According to census data, the Irwin 15642 ZIP code had 58 business in the food and lodging classification in 1998. In 2012 — the most recent year for which data is available — that number was up to 71.

“I believe the addition of more restaurants in the area goes hand-in-hand with the booming development that’s happening,” said Rosanne Barry Novotnak, president of the Norwin Chamber of Commerce. “And I think there’s room for more. It would be great to have a nice restaurant that specializes in seafood, as well as a steak house in the community.”

During the past decade, North Huntingdon has averaged slightly more than 100 new single-family homes a year, according to Andrew Blenko, the township’s director of planning.

A common complaint we hear is that you need to drive to Hempfield or Greensburg to go out to eat,” Blenko said. “So we certainly welcome this growth of unique, locally owned restaurants.”

While the planning director said it is difficult to quantify commercial growth in terms of size, sales volume or the number of employees, local officials “are optimistic” that new commercial enterprises such as Express Scripts and the Hampton Inn & Suites being built near the turnpike entrance “will further drive the development of new restaurants in our area.”

The chamber president said the increasingly busy lifestyles many people lead also might be a contributing factor in the growth of the local restaurant scene.

“Whether its a couple with both people working long hours or families with kids involved in all sorts of after-school activities it can be hard to find time to prepare dinner,” Barry Novotnak said. “And the weekends are not always better. By the time you’re done with all the things you need to do, who wants to be bothered with cooking? I think this trend has led to a need for more restaurants of all types.”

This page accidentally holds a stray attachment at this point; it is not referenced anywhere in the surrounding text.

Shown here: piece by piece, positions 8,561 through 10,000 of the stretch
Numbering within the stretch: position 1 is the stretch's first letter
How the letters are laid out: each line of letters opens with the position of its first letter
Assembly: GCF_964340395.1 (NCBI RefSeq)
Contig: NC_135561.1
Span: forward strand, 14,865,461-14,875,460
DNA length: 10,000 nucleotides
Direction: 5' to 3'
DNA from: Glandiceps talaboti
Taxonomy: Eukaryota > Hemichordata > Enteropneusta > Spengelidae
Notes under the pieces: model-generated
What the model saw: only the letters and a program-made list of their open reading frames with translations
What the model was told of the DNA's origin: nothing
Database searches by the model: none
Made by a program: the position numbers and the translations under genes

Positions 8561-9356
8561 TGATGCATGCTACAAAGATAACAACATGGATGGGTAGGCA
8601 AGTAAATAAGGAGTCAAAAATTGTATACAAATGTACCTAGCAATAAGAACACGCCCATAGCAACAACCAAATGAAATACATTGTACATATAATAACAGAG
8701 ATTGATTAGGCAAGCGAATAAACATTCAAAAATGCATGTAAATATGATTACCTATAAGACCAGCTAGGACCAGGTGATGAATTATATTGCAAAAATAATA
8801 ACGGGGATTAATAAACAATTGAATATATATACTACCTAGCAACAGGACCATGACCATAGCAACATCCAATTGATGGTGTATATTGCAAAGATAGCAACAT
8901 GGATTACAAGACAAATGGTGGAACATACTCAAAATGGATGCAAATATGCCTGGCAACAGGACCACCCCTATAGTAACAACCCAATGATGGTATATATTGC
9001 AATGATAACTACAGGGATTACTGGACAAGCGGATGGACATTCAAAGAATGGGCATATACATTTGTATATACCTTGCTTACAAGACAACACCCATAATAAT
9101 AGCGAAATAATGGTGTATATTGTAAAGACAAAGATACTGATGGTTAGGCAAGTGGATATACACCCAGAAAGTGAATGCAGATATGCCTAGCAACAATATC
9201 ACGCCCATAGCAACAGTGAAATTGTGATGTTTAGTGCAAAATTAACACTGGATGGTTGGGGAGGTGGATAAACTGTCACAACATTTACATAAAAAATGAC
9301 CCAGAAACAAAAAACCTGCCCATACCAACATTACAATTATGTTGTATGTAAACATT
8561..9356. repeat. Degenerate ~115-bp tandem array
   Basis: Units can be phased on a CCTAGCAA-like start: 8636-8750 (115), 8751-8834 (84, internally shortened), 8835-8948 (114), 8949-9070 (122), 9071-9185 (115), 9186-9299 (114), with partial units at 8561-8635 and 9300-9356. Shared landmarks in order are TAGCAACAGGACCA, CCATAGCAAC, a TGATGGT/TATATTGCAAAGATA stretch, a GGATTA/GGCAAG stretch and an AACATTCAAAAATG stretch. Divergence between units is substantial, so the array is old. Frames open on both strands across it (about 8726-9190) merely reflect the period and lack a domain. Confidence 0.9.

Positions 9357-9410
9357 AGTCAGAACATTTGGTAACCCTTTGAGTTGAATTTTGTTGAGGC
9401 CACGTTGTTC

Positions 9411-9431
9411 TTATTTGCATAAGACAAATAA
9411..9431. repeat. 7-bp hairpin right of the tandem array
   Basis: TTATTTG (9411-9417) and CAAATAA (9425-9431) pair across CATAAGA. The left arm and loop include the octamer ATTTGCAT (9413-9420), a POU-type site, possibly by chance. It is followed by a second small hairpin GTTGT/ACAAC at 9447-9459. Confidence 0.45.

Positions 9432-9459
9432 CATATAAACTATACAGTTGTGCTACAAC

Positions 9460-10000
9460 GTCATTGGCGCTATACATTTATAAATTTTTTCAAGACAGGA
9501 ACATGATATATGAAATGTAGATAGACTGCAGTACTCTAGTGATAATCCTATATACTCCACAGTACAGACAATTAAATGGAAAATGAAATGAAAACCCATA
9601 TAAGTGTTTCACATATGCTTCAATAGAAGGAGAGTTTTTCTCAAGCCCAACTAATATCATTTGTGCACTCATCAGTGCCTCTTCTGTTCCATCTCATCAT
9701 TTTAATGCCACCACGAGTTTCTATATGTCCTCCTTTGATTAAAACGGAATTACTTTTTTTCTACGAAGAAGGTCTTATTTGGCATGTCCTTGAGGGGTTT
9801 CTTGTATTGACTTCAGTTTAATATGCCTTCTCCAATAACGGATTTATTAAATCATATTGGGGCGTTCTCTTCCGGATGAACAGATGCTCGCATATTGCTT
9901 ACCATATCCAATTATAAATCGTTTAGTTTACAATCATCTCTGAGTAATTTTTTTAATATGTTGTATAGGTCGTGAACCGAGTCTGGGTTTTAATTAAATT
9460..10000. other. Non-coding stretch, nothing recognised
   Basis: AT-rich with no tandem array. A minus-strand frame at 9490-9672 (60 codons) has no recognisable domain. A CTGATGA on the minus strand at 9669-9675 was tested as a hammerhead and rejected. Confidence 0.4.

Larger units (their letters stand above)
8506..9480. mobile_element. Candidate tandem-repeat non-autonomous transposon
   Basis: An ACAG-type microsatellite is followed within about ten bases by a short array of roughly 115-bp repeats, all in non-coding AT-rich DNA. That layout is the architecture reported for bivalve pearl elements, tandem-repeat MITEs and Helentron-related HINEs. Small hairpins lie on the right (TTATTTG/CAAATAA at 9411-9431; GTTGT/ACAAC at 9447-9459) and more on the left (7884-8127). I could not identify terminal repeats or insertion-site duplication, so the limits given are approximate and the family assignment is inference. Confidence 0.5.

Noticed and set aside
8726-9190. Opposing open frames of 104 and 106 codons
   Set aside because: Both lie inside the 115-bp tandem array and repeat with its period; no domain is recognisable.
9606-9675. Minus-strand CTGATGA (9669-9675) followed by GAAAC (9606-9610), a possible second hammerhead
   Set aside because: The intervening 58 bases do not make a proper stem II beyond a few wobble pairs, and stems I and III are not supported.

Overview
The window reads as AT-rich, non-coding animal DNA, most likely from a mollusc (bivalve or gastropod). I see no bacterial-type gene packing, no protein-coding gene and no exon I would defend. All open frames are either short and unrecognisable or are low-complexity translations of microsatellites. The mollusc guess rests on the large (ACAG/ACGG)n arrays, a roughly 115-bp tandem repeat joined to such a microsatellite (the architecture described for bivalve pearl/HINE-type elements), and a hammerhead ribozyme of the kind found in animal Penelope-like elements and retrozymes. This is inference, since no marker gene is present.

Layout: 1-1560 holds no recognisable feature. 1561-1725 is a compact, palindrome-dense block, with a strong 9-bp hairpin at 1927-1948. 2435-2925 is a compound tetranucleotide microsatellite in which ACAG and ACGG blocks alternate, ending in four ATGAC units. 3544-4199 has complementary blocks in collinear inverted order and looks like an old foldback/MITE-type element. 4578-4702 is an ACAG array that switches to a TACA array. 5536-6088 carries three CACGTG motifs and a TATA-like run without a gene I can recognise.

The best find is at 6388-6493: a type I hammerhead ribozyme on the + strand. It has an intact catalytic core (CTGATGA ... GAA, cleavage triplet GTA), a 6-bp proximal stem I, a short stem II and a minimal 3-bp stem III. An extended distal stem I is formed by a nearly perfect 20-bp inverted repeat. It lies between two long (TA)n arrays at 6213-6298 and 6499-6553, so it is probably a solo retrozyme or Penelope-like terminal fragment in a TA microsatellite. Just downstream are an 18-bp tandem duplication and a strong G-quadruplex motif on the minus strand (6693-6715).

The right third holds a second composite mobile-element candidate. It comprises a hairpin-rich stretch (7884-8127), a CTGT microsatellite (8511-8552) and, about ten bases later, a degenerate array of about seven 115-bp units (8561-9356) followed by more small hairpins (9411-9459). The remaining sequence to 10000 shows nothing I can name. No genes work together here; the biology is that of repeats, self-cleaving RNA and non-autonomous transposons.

Cost also might be less of a deterrent to dining out for many local residents.

According to Esri, an international mapping technology company, local residents have a median household income of $60,000, which is 20 percent higher than the county and state average.

Salvi said while restaurants operators are conscious about menu prices, he does not consider cost a primary concern for most diners.

“My theory on eating dinner out is that you don’t look at the bill unless the meal wasn’t that good,” he said. “But if dinner blows you away, the price typically won’t matter. So that’s what we strive to do.”

Tony LaRussa is a Trib Total Media staff writer.

TribLIVE commenting policy

You are solely responsible for your comments and by using TribLive.com you agree to our Terms of Service.

We moderate comments. Our goal is to provide substantive commentary for a general readership. By screening submissions, we provide a space where readers can share intelligent and informed commentary that enhances the quality of our news and information.

While most comments will be posted if they are on-topic and not abusive, moderating decisions are subjective. We will make them as carefully and consistently as we can. Because of the volume of reader comments, we cannot review individual moderation decisions with readers.

We value thoughtful comments representing a range of views that make their point quickly and politely. We make an effort to protect discussions from repeated comments either by the same reader or different readers

We follow the same standards for taste as the daily newspaper. A few things we won't tolerate: personal attacks, obscenity, vulgarity, profanity (including expletives and letters followed by dashes), commercial promotion, impersonations, incoherence, proselytizing and SHOUTING. Don't include URLs to Web sites.

We do not edit comments. They are either approved or deleted. We reserve the right to edit a comment that is quoted or excerpted in an article. In this case, we may fix spelling and punctuation.

We welcome strong opinions and criticism of our work, but we don't want comments to become bogged down with discussions of our policies and we will moderate accordingly.

We appreciate it when readers and people quoted in articles or blog posts point out errors of fact or emphasis and will investigate all assertions. But these suggestions should be sent via e-mail. To avoid distracting other readers, we won't publish comments that suggest a correction. Instead, corrections will be made in a blog post or in an article.